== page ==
Most New Jersey residents probably know what having a power of attorney means. A power of attorney is a document you can draft as part of your overall estate plan that allows you to select someone to make major medical, financial or business decisions for you if you cannot.
However, you may not be familiar with the term “springing power of attorney.” A springing power of attorney is the same thing as a power of attorney, except that it has no legal power unless or until certain conditions, that you decide upon, are met.
What makes a springing power of attorney different
A springing power of attorney is unlike a regular power of attorney, which takes effect on a specific date or only at certain times. It is also different than a durable power of attorney, which has no conditions placed on it, and therefore begins immediately.
A benefit to a springing power of attorney is that you can choose exactly when the document springs into action. For example, if you break your leg and are unable to leave the hospital, you likely do not need someone else making decisions for you, since you are still mentally capable of doing so.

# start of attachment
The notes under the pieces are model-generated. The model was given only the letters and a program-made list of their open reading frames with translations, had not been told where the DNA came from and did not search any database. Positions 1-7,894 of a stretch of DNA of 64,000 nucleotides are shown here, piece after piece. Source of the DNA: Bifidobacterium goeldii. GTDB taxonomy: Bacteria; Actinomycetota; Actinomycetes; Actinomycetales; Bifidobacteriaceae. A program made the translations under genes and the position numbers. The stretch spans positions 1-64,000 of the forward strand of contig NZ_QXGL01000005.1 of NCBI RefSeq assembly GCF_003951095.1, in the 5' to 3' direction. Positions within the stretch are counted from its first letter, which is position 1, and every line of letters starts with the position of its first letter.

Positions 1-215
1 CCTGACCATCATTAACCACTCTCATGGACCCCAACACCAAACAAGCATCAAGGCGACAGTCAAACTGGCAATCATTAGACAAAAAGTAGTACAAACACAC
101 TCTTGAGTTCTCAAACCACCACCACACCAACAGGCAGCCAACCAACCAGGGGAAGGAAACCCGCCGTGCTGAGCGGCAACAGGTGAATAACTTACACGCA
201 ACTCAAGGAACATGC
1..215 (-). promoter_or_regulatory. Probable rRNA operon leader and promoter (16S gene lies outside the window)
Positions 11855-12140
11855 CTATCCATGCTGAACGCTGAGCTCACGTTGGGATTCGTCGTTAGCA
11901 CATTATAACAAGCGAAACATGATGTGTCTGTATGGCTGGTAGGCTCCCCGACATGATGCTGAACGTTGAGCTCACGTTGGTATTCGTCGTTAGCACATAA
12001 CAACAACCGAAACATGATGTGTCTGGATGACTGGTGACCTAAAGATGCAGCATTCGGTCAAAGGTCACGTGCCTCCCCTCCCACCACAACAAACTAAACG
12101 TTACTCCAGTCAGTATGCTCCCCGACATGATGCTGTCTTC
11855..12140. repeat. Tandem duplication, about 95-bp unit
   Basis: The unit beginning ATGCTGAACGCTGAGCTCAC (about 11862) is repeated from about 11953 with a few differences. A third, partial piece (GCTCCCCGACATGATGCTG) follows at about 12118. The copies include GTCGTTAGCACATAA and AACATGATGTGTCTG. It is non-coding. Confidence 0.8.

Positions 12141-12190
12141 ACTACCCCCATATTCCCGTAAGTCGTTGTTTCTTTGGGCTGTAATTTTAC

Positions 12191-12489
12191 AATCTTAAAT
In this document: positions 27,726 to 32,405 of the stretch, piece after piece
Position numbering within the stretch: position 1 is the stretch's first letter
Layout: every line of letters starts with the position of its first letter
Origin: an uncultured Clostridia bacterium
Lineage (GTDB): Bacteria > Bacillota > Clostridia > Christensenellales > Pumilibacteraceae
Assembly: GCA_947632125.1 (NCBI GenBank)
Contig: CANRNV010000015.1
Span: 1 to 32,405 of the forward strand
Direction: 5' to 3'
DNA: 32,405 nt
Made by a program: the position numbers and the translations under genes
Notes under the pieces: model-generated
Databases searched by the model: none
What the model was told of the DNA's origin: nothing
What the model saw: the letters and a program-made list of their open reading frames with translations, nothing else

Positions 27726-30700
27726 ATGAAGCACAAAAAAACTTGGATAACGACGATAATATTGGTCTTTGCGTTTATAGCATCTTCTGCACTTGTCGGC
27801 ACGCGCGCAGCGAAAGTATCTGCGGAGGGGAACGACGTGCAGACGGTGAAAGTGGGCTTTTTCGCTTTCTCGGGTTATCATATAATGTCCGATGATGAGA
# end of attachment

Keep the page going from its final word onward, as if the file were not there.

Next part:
However, one of your conditions could be you falling into a coma. If you do, your springing power of attorney would go into effect. When or if you wake up from the coma, the condition ends, as would the springing power of attorney.
Common types of springing powers of attorney
The most common types of conditions in a springing power of attorney are related to medical and financial needs. As in the example above, conditions typically involve a situation in which a medical condition or mental state prevents you from making certain decisions.
Your springing power of attorney could cover financial situations, such as if you are planning to be abroad for an extended period and need someone to take care of your finances back at home.
A springing power of attorney is often an important piece of an estate plan.